In the summer of 1994, the Record published an issue (Vol. 95, No. 4) with a special section containing articles commenting on Howard Gardners recently published Multiple Intelligences: The Theory Into Practice. In that section, Elliot Eisner, Robert Sternberg, and Henry Levin all shared their own perspectives on Gardners theory and new book. Howard Gardner also wrote a commentary from his perspective.
This issue updates readers on the work that has ensued in the past 10 years using Gardners theory, presenting a collection of papers excerpted from a 2003 American Educational Research Association symposium commemorating the 20th anniversary of the publication of Frames of Mind. The symposium, sponsored by the Multiple Intelligences Special Interest Group (SIG), was organized by Branton Shearer, the SIGs Program Chair, and entitled Twenty Years of Multiple Intelligences: Its Impact on Quality Education and Future Directions. Shearer worked closely with us at the Record throughout the planning for the symposium, helping to shape a collection of papers that would discuss applications that are both current and informative for our readers.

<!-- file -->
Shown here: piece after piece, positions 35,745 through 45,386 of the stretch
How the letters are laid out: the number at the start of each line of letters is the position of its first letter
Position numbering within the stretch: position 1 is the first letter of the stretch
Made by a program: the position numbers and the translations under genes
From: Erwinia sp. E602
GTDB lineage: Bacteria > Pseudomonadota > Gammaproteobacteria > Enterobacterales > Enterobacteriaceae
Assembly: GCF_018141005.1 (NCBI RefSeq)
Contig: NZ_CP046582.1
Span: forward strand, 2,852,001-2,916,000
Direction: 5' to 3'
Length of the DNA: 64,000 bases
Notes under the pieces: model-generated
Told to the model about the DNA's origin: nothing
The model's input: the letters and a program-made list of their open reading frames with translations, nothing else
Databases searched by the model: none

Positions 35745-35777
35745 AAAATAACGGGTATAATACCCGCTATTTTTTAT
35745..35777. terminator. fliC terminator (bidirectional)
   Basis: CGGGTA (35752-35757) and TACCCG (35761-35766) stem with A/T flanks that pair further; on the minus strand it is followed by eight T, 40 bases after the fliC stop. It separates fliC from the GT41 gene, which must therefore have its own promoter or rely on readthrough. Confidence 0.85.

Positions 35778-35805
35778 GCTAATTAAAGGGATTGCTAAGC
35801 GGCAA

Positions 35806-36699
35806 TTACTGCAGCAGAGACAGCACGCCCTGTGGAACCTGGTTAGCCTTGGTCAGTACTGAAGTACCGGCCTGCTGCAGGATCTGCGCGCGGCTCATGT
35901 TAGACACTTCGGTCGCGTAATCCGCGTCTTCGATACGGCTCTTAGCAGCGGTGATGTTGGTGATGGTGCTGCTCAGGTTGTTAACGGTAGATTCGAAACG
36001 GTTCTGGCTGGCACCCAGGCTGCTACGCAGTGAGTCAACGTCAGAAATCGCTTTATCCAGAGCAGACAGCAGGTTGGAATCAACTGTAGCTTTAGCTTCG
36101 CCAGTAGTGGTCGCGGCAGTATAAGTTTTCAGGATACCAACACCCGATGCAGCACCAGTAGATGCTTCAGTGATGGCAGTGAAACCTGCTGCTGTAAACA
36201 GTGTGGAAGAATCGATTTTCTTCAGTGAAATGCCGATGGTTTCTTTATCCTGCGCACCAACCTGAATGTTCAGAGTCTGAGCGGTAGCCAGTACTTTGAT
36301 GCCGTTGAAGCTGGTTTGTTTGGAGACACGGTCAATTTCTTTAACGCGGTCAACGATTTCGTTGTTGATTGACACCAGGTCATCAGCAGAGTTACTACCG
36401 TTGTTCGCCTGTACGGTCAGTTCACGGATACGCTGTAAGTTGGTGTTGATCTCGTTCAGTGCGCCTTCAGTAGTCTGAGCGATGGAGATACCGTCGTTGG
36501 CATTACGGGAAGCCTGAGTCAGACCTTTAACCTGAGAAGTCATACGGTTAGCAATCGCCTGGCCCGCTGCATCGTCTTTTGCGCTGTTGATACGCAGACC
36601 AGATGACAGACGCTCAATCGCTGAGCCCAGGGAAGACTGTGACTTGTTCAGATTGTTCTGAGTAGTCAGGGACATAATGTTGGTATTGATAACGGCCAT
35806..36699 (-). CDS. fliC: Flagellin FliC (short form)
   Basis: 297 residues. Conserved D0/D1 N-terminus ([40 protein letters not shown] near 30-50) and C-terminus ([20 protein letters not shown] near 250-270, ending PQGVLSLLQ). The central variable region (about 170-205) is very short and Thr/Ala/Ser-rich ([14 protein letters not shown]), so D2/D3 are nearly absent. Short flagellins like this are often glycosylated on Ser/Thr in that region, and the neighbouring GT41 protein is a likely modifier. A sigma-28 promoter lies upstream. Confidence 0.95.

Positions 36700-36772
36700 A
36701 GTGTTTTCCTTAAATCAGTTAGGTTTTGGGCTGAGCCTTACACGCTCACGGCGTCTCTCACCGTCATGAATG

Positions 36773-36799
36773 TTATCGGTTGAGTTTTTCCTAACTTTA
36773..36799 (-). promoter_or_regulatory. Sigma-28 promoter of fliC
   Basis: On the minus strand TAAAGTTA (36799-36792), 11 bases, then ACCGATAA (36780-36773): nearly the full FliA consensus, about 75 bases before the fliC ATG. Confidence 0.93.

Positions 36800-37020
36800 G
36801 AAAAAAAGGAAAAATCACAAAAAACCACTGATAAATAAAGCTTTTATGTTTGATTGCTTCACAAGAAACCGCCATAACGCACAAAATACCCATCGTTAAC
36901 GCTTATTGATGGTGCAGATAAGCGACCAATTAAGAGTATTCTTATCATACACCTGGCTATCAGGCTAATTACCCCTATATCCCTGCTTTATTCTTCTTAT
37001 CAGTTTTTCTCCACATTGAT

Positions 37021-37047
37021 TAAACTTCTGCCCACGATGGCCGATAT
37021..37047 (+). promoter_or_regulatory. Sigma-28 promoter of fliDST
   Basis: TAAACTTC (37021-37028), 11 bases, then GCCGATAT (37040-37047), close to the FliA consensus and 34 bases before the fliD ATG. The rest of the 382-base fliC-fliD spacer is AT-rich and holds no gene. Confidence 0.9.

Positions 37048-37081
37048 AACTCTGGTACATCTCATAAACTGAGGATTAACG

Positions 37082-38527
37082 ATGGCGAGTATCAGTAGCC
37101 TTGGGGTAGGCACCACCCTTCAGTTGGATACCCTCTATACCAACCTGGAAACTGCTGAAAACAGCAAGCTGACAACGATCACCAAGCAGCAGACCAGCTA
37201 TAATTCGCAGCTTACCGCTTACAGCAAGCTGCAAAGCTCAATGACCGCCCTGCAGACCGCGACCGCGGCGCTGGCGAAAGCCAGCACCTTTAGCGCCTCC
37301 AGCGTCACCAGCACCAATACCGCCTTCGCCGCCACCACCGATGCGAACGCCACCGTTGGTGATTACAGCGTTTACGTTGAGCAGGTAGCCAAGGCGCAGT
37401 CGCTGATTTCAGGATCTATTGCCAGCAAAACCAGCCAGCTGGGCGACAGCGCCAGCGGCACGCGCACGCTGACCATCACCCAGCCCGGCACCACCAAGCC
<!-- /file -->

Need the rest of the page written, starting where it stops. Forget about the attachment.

The resulting special section includes papers from across the spectrum on this topic. Shearer has selected papers that should interest all of the Records readers, whether practicing educators, policy makers, or researchers. Of particular note are articles by notable researchers, such as Michael Posner and Larry Cuban, as well as commentaries by Elliot Eisner, who extended his 1994 perspective. And, again, the section includes an afterword by Howard Gardner.
This special section illustrates that when a concept is seen as having value, there are at least as many ways the field of professional education will interpret it, implement it, study it, and adapt it as there are intelligences in Gardners theory. Perhaps that alone is another form of evidence to support the strength of this idea of multiple intelligences.